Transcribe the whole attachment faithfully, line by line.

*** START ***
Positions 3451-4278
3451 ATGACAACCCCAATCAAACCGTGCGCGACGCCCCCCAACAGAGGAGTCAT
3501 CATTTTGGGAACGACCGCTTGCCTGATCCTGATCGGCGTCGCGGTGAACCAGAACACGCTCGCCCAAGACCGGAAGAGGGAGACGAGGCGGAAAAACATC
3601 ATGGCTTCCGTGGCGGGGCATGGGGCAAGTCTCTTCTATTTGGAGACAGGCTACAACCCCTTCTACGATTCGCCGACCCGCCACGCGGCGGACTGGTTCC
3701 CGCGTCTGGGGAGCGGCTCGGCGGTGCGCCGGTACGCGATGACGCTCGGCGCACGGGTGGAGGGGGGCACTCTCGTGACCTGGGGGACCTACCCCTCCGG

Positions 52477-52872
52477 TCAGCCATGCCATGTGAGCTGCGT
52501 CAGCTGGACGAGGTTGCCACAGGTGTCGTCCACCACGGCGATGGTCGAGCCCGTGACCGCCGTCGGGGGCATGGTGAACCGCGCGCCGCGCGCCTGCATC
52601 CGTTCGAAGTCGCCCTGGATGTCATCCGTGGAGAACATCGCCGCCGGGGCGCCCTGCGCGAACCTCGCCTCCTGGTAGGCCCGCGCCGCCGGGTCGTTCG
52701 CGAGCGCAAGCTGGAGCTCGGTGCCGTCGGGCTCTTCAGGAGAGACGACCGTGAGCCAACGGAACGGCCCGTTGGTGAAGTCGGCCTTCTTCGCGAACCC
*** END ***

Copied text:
Positions 3451-4278
3451 ATGACAACCCCAATCAAACCGTGCGCGACGCCCCCCAACAGAGGAGTCAT
3501 CATTTTGGGAACGACCGCTTGCCTGATCCTGATCGGCGTCGCGGTGAACCAGAACACGCTCGCCCAAGACCGGAAGAGGGAGACGAGGCGGAAAAACATC
3601 ATGGCTTCCGTGGCGGGGCATGGGGCAAGTCTCTTCTATTTGGAGACAGGCTACAACCCCTTCTACGATTCGCCGACCCGCCACGCGGCGGACTGGTTCC
3701 CGCGTCTGGGGAGCGGCTCGGCGGTGCGCCGGTACGCGATGACGCTCGGCGCACGGGTGGAGGGGGGCACTCTCGTGACCTGGGGGACCTACCCCTCCGG

Positions 52477-52872
52477 TCAGCCATGCCATGTGAGCTGCGT
52501 CAGCTGGACGAGGTTGCCACAGGTGTCGTCCACCACGGCGATGGTCGAGCCCGTGACCGCCGTCGGGGGCATGGTGAACCGCGCGCCGCGCGCCTGCATC
52601 CGTTCGAAGTCGCCCTGGATGTCATCCGTGGAGAACATCGCCGCCGGGGCGCCCTGCGCGAACCTCGCCTCCTGGTAGGCCCGCGCCGCCGGGTCGTTCG
52701 CGAGCGCAAGCTGGAGCTCGGTGCCGTCGGGCTCTTCAGGAGAGACGACCGTGAGCCAACGGAACGGCCCGTTGGTGAAGTCGGCCTTCTTCGCGAACCC